The final sample was divided into two groups, according to SCOFF results (953 in the positive SCOFF group and 378 in the negative SCOFF group). Those in the SCOFF-positive group used social media significantly more often than did the SCOFF-negative group and spent more time comparing their physical appearance to that of people they had been following on social media. They also posted selfies more frequently. The researchers also reported a significant association between the level of education and the frequency of comparing one’s physical appearance to that of others. And, the more an individual compared his or her physical appearance to people followed online, the more his or her body dissatisfaction increased. BMI was not a factor in either group.

The authors suggest that, considering how important social comparison is to body dissatisfaction, one approach might be using health criteria instead of physical appearance as a standard. And, as always, it is useful to remind teens and young adults who continually use social media that some “role models” seen on social media do not really represent the majority of the general population.

Designing an mHealth tool

Despite its many drawbacks, social media has some positive features, too. For example, according to the results of a recent study, social media may be helpful for finding groups at risk for EDs.  In addition, its far reach may improve the ability to recruit teens with EDs and those with undiagnosed EDs, who may be harder to identify using traditional recruitment approaches.

Professor Erin Kasson and researchers at Washington University School of Medicine and Stanford University recently successfully used social media to identify teens at risk of EDs (Int J Environ Res and Public Health. 2021. 18:7979), First, the authors identified a group of teens who frequently used Facebook/Instagram (which, in fact describes nearly all teens). These teens were asked to use a specially designed mobile app for one week (“Discovery Group”), and then to provide feedback. After reviewing the feedback, Dr. Kasson and colleagues refined their social media outreach to connect with 30 other teens with EDs (“Testing Group”), to help pilot their mobile app, mHealth. The authors successfully reached people through a variety of social media routes.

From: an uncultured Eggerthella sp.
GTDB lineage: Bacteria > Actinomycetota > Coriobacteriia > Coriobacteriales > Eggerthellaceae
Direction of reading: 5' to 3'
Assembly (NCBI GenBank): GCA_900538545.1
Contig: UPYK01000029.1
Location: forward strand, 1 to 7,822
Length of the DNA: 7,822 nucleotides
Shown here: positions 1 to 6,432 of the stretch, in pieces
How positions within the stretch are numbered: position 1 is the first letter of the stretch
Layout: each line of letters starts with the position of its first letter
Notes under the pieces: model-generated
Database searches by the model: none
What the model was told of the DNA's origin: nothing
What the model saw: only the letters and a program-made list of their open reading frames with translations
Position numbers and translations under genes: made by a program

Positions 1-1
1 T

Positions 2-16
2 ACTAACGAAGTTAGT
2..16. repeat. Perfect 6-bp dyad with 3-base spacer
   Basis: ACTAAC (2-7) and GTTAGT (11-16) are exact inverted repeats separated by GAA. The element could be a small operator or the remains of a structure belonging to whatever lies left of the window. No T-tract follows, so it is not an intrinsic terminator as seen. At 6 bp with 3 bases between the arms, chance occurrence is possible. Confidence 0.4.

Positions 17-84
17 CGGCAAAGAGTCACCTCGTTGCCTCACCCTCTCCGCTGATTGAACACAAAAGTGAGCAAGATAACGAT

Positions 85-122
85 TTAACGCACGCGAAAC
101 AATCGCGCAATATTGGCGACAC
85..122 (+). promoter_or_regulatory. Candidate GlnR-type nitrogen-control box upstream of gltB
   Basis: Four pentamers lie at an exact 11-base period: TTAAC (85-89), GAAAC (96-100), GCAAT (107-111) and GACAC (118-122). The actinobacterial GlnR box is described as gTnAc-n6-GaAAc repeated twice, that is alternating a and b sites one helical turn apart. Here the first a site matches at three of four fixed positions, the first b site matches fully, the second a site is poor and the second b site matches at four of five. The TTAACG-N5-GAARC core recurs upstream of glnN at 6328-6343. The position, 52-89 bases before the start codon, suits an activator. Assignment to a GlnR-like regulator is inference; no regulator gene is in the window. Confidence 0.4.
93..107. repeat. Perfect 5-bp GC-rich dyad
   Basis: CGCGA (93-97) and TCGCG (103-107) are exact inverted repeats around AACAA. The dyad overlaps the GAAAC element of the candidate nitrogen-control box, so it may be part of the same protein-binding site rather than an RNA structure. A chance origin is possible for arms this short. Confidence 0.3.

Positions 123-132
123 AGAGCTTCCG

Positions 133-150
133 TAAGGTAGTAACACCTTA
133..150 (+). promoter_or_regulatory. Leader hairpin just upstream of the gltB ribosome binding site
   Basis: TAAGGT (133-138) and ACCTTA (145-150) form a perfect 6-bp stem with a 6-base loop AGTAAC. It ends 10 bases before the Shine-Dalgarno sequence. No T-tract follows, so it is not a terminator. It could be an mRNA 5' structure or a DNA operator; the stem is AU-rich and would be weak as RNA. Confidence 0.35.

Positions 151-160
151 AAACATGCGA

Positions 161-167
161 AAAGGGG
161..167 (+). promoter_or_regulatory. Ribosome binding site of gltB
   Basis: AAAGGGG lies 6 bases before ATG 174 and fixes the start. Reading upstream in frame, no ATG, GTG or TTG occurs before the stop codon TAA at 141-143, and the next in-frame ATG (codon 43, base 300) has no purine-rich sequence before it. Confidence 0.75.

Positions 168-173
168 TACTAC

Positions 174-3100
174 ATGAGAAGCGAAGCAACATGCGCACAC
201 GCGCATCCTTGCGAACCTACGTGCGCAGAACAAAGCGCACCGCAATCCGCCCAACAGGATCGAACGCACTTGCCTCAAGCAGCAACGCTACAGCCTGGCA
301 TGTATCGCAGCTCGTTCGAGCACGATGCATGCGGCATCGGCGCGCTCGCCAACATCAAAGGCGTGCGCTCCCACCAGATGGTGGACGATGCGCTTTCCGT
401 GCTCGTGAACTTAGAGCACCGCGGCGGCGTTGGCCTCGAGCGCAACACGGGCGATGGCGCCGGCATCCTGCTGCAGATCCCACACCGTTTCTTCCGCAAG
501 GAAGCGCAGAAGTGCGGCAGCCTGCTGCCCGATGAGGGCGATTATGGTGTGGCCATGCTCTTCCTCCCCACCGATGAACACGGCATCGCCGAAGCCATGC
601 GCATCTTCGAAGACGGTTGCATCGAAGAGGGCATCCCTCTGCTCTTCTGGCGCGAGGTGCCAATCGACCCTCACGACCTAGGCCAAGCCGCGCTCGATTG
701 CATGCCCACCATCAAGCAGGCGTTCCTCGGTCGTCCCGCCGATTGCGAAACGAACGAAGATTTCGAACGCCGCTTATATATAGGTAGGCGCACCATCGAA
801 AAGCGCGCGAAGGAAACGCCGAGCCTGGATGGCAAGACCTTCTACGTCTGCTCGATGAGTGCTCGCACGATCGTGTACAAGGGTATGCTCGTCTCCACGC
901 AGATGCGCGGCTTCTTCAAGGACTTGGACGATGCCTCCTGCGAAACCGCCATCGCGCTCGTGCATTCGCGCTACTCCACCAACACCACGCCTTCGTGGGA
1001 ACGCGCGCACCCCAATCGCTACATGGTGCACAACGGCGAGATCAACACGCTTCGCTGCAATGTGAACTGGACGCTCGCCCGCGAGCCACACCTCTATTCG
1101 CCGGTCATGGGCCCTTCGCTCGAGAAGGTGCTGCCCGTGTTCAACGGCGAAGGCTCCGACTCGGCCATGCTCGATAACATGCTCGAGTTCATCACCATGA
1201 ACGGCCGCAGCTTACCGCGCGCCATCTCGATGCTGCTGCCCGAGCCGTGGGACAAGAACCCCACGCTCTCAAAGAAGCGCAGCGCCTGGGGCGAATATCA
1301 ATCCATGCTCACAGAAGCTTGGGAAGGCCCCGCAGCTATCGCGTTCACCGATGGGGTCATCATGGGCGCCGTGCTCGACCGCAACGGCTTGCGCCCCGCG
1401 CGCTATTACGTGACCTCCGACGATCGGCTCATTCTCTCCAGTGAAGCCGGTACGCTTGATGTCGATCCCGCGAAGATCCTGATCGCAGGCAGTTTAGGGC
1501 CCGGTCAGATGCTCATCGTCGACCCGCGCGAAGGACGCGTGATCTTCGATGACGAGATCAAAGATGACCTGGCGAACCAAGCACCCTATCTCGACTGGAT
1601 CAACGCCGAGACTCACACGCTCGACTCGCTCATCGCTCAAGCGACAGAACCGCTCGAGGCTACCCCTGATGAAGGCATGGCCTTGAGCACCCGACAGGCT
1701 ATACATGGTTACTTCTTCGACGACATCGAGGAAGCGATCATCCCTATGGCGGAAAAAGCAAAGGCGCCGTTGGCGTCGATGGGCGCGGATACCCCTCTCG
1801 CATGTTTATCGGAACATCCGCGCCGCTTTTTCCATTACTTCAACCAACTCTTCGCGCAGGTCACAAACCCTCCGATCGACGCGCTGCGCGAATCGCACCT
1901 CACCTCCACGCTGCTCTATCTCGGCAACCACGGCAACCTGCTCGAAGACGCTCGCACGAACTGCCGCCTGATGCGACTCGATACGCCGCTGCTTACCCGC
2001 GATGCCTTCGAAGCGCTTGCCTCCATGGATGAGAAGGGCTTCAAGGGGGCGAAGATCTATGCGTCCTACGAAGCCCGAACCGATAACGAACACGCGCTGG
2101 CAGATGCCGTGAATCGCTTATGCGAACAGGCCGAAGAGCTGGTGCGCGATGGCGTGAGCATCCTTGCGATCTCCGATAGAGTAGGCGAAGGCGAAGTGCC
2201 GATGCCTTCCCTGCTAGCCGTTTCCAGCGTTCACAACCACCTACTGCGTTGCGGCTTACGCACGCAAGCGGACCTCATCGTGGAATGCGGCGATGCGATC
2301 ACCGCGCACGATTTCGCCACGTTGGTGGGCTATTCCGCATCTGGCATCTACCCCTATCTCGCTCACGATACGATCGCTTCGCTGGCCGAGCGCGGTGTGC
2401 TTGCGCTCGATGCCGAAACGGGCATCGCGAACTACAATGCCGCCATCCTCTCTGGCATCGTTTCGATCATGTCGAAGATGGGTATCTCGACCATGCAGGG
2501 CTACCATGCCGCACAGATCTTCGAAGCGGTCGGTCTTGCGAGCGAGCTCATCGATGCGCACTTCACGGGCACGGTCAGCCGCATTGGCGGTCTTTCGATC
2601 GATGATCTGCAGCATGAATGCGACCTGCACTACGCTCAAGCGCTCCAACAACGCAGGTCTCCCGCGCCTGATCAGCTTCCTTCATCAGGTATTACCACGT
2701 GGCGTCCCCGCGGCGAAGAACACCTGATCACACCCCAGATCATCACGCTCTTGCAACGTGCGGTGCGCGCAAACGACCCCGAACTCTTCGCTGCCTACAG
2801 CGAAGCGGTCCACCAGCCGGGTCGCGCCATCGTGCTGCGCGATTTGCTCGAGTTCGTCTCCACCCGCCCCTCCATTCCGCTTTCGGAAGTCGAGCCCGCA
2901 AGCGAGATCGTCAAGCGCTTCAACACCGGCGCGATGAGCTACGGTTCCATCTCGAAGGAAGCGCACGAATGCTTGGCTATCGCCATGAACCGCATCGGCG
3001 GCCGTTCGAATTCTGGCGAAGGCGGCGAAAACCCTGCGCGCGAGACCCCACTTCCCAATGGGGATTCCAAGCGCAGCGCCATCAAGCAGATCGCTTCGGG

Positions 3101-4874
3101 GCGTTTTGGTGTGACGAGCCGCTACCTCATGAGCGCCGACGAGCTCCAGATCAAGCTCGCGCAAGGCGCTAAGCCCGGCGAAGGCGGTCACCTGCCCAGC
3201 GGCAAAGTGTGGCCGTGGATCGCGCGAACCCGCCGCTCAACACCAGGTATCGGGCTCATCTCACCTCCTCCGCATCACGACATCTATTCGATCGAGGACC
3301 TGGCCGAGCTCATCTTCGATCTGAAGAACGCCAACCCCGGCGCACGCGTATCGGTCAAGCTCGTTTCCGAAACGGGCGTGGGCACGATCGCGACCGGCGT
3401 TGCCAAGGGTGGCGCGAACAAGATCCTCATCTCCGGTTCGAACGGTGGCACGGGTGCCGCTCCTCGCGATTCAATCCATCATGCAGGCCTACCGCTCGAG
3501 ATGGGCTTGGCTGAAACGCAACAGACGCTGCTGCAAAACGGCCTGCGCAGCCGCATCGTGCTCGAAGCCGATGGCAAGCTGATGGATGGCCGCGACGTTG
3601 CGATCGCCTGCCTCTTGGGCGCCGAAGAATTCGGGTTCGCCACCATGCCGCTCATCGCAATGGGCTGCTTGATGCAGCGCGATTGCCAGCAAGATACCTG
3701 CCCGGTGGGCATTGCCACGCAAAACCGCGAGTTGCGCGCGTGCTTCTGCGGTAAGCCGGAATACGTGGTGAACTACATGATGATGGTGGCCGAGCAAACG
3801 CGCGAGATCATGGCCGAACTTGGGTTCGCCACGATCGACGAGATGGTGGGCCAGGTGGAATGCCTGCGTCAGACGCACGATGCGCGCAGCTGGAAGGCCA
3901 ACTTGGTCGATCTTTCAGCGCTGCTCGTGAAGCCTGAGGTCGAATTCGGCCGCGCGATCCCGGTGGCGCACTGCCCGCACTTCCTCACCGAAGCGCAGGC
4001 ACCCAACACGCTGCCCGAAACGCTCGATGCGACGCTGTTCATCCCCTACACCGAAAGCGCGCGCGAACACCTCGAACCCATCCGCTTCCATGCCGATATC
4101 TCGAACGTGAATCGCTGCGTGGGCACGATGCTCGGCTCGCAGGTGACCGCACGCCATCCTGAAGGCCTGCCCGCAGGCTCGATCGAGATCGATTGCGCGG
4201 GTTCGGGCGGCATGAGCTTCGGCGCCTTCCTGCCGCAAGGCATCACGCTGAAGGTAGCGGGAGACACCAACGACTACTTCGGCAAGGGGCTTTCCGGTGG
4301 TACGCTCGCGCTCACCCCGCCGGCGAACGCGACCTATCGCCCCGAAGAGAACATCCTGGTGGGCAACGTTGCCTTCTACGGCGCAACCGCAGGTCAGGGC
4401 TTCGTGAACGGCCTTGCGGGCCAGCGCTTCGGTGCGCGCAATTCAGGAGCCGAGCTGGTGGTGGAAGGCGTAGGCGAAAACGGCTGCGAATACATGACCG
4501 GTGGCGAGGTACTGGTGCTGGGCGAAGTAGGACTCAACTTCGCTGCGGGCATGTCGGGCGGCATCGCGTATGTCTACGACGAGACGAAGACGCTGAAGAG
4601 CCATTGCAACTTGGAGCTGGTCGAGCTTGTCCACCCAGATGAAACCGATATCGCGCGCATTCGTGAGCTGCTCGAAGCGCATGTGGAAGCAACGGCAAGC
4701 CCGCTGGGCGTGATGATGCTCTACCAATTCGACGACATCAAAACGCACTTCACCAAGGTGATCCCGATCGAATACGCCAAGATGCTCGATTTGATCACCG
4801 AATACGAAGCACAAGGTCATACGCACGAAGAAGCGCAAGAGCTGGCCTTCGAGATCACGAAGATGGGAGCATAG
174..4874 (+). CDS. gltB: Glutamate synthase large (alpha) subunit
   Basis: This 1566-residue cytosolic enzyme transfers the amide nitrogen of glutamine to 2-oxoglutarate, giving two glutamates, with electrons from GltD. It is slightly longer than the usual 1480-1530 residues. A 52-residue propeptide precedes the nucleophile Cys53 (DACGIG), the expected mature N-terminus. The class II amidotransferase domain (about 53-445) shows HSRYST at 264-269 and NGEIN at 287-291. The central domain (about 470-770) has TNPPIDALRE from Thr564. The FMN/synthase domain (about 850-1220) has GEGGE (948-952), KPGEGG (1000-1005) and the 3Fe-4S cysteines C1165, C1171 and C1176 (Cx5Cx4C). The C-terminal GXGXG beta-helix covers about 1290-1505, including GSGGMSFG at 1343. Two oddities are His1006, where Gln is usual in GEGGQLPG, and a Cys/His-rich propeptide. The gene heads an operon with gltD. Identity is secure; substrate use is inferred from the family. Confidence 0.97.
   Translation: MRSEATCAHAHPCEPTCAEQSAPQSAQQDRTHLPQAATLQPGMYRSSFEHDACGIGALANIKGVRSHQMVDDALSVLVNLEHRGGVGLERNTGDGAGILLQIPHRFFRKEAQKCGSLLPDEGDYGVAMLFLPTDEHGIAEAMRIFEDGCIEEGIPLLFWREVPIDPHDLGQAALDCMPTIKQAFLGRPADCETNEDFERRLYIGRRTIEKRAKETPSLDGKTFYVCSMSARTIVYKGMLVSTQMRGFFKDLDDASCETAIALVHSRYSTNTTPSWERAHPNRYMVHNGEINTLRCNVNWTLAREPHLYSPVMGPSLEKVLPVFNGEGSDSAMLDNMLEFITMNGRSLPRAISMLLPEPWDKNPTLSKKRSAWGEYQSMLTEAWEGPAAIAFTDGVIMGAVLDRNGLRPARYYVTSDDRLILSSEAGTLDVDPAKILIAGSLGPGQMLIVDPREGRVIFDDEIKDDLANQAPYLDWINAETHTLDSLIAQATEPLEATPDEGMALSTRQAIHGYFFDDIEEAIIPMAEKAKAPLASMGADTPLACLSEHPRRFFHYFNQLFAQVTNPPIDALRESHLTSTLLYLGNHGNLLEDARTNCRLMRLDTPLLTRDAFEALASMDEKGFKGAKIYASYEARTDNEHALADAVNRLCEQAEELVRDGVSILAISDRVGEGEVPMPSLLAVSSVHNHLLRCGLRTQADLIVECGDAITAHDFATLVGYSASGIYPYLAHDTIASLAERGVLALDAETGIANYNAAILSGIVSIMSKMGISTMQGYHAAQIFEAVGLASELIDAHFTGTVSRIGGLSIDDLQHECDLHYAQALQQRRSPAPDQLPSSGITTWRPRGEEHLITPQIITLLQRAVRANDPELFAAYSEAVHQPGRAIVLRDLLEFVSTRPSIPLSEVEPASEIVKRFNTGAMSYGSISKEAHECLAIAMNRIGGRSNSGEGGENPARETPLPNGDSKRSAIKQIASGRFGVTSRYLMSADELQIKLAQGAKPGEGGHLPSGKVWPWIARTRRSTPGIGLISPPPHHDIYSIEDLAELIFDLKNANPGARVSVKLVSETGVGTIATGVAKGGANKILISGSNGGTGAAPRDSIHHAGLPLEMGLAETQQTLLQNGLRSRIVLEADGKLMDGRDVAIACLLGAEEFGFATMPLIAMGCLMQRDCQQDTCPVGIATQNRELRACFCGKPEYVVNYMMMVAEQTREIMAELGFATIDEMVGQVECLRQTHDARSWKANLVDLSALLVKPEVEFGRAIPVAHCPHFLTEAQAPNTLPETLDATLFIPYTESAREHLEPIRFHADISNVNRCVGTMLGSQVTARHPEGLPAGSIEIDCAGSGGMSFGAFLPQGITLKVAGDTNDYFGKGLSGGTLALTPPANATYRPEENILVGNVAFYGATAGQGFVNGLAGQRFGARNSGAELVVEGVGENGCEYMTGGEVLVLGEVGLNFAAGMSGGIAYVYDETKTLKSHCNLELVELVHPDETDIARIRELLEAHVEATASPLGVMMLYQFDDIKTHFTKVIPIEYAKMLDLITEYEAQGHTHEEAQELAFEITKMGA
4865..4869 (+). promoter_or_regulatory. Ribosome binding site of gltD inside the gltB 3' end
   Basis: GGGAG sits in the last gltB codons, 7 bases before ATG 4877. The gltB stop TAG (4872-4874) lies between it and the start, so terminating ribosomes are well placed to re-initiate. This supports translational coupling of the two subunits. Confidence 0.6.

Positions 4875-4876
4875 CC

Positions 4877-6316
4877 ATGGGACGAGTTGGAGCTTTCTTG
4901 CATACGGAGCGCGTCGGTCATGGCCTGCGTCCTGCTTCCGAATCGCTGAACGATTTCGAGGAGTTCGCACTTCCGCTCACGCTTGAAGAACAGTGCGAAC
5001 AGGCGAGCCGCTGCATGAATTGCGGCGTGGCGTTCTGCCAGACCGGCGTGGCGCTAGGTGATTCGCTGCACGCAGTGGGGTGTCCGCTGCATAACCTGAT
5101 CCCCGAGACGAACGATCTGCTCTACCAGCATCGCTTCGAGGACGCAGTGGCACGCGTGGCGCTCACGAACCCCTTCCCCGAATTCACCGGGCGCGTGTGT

A number of questionnaires were used, including the Patient Health Questionnaire scale, a 9-item instrument used to measure the severity of depression. Anxiety disorders were assessed with the Screen for Child Anxiety Related Disorders, which has 41 items in 5 subscales, including panic disorder and generalized anxiety disorder. Survey questions also asked about past treatment for EDs, other mental health disorders, and barriers to ED treatment.  Members of the Discovery and Testing groups were found to have high rates of depression.

The authors concluded that using social media can be an effective way to recruit teens with EDs. Participants were enthusiastic about the potential role of apps in supporting ED recovery.

One wonders about the potential for such interventions to address rapidly growing needs for screening and treatment in the coming years (see other articles elsewhere in this issue about the impact of the COVID-19 pandemic on increases in EDs).